by Richard Gardner
Earlier this month, South African President Cyril Ramaphosa signed the Taxation Laws Amendment Act, which offered technical updates to a host of laws.
Notably, crypto-assets, including security tokens, became classified as “financial instruments” rather than currency.
For tax purposes, crypto-assets have been given hobby status, meaning that losses cannot be written off against profits made on other income streams.
The African continent has distinguished itself as an area full of intense crypto-enthusiasm. That interest, clearly, has inspired real action among South African politicians.
As governments begin to offer guidance on this most innovative industry, it will go mainstream.
Just after the ink dried on the Taxation Laws Amendment Act, the Crypto Assets Working Group published a consultation paper on policy proposals for crypto assets.
This paper is meant to “develop a regulatory policy response to deal with cryptocurrency’s potential impact on [South Africa’s] financial sector, provide greater clarity for regulators, address identifiable risks, and respond to the nation’s growing interest in participating and investing in the crypto space.”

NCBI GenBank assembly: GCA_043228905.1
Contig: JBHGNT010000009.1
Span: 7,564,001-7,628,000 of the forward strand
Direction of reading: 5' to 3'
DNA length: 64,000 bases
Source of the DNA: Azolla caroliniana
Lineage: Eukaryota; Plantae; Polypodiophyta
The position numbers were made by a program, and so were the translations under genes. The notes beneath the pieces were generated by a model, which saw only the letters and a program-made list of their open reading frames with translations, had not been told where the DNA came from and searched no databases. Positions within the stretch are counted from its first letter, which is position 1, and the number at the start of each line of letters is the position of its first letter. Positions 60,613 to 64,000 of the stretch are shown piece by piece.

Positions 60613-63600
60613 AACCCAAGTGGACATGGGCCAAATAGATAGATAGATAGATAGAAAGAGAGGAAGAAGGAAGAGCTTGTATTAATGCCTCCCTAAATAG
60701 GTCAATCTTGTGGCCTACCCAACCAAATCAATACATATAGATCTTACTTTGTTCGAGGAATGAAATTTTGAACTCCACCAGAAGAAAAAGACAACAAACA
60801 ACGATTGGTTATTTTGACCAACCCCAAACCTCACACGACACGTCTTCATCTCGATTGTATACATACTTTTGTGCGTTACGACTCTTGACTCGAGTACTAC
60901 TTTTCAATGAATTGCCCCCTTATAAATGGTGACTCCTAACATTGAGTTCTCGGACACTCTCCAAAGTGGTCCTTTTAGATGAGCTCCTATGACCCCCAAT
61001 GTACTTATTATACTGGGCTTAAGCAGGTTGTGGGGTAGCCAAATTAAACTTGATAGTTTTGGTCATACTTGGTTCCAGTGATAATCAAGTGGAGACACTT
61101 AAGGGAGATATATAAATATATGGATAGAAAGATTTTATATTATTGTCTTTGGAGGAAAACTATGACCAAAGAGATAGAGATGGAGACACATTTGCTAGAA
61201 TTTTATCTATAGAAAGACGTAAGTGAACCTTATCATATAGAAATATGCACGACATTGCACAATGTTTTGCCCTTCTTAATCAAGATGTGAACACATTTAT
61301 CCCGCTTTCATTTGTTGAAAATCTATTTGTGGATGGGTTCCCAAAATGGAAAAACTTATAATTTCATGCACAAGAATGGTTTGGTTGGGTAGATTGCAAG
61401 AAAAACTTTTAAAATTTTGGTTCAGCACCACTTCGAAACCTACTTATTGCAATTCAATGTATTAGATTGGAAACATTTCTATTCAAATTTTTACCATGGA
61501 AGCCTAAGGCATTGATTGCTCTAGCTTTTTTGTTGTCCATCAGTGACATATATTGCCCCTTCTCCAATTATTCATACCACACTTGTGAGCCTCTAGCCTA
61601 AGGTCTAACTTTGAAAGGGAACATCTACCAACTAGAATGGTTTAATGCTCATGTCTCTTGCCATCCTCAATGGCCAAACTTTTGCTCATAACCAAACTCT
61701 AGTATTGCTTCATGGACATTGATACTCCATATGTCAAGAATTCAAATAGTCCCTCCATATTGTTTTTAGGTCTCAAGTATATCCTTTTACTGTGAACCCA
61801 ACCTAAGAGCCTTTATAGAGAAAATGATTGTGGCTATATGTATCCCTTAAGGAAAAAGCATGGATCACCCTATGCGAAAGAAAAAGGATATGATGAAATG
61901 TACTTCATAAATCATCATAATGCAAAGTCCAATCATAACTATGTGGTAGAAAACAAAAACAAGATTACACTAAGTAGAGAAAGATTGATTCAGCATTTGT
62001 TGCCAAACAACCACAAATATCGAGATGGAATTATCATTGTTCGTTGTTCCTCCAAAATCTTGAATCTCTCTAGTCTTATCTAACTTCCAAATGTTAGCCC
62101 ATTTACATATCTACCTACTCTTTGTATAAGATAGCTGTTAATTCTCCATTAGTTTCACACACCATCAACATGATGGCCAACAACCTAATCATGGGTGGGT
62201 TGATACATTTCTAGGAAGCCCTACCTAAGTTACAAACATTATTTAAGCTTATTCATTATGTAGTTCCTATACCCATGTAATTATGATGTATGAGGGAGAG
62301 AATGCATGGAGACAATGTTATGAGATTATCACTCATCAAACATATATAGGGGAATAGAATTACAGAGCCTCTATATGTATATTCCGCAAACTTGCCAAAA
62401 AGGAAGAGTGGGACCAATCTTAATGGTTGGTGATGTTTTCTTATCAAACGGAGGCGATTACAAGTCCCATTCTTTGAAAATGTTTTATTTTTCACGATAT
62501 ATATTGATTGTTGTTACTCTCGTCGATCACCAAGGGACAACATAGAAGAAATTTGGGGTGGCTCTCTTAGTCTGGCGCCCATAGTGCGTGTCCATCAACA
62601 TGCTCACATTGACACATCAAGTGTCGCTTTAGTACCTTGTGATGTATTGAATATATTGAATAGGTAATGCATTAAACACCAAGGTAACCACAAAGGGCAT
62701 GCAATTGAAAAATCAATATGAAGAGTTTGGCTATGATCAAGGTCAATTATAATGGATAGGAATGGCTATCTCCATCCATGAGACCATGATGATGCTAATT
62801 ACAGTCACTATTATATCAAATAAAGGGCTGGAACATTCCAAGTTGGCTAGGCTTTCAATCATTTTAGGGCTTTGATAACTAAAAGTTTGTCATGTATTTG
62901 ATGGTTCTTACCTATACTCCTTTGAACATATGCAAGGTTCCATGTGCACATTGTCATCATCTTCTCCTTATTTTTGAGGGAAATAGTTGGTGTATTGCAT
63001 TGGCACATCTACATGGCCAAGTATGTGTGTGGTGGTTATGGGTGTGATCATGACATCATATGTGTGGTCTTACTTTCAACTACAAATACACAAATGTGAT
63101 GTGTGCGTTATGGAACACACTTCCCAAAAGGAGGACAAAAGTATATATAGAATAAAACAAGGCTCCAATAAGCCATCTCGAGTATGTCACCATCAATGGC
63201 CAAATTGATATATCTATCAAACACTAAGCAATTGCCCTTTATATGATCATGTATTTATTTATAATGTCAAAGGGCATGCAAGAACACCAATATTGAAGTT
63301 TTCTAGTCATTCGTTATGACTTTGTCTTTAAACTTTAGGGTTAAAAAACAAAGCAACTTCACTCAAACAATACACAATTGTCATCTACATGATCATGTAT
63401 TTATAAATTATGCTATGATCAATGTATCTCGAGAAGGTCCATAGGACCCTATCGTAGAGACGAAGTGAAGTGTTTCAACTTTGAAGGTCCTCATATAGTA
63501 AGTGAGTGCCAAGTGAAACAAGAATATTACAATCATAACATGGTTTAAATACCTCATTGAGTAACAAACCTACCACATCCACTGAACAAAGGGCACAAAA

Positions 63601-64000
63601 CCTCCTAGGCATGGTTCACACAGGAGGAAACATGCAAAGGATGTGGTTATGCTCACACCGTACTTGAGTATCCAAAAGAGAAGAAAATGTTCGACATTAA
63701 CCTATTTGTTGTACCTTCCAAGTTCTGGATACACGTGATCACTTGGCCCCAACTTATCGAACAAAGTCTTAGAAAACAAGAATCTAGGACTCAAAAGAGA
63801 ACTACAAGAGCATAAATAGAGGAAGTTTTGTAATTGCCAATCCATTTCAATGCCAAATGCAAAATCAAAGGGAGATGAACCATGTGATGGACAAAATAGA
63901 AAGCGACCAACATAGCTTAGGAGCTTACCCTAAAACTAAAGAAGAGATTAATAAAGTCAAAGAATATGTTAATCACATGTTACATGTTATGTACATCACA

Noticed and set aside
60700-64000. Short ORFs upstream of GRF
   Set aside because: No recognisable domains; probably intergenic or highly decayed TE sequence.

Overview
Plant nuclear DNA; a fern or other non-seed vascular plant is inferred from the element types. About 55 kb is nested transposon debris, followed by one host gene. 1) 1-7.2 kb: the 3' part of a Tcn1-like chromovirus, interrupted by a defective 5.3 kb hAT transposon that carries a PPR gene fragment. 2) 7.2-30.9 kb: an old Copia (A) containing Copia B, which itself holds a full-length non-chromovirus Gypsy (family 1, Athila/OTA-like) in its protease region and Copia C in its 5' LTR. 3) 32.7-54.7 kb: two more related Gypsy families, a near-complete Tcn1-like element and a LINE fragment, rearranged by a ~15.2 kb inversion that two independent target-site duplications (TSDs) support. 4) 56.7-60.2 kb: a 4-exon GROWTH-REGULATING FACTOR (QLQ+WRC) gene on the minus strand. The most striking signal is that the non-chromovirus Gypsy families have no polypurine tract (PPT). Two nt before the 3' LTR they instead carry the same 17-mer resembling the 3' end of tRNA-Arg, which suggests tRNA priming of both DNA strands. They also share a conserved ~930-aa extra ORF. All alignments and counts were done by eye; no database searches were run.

This is good public policy. It is a signal to the crypto community that South Africa is open for business. Right now, security tokens are en vogue. As that segment of the crypto-assets class becomes more and more notable, mainstream investors will begin to take notice.
Security tokens are likely to transform the industry, and, right now, South Africa is poised to take advantage of this momentum.
There are certain risks in crypto right now, and those risks are often closely tied to the exchange utilized to trade digital assets.
As new investors begin to look at crypto, they should be certain to ask about the security protocols employed by the exchange they use. This is the best way to minimize risk.
- Richard Gardner, CEO of Modulus, a US-based developer of ultra-high-performance trading technology that powers global equities, derivatives, and cryptocurrency exchanges